Healing From Internalized Ablism

I start my morning in a dimly lit room at a temperature of over a hundred degrees.

On purpose I should say.

My cousin and I have been meeting for workout play dates once a month with the kids in our care.

They dance while we sweat, as this morning began.

The first time I came I agreed to do back to back ninety minute classes.

The time after that again.

The third time only one, but at a similar intensity.

Eight months later I can make accommodations for myself, accepting on a conscious level that my injury is real.

Real in the loss of movement in four toes.

Real in the calcified scar tissue restricting flexibility.

Real in the neuropathy that produces a light tingling when muscles are engaged, and then sharper ones.

The shaking leads to a loss of balance, greater difficulty calibrating so I don’t over do it.

The injury joins the carpal tunnel, the overactive thyroid, the too low blood pressure that means frequent fainting, all things you remember in dimly lit exercise classes.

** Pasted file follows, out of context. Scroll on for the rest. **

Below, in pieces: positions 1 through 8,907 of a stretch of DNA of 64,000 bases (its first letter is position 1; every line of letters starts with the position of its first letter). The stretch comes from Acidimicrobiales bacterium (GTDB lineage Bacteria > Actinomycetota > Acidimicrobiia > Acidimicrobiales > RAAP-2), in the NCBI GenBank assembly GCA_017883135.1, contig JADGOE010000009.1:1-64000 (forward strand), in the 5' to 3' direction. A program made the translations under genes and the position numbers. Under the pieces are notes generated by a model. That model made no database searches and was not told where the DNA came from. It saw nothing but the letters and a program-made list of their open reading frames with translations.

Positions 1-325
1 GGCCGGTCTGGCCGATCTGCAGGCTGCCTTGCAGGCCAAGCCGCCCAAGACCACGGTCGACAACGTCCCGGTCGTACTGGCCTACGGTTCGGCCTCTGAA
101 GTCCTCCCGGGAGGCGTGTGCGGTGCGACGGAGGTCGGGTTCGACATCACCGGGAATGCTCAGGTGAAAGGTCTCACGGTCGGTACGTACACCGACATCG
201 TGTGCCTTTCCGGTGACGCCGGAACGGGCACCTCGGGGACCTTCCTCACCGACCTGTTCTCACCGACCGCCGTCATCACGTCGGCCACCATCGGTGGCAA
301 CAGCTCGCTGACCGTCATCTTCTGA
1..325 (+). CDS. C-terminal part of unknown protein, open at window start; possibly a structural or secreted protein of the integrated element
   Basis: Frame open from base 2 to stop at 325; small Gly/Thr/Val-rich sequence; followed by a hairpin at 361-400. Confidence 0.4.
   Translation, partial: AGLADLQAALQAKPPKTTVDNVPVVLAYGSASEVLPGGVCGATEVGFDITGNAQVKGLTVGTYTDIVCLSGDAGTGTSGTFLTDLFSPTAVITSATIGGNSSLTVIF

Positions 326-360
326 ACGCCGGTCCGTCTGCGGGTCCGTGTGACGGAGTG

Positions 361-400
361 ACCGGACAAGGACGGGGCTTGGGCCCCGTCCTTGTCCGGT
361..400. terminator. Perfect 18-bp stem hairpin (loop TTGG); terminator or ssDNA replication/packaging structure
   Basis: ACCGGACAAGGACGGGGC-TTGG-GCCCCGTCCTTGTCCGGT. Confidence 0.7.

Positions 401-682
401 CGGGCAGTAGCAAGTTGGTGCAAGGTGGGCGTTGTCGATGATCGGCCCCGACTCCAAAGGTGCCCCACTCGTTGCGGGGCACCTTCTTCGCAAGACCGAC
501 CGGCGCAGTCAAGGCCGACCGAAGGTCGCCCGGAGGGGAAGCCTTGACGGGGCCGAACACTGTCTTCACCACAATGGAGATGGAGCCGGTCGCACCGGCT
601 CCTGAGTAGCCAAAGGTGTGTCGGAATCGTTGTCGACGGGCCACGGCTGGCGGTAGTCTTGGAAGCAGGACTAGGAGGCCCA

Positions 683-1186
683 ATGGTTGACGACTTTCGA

The journey to be open to diverting from the instructor has been a long one, and until today I hadn’t received that area of growth in myself.

I put my phone down while I’m typing because I’ve now lost feeling in my hand. Carpal tunnel.

The reduction in my physical health extends to these unimpressive examples. To the things you do a couple dozen times a day.

When I can’t sleep with my arms bent.

When I have to pause taking notes several times.

As I count eighteen bruises on my legs currently from run ins with counters and surfaces I don’t remember rousing my attention until now.

When the migraine immediately follows too loud or too bright.

When the headaches preempt sadness and anger in reaction to a trigger.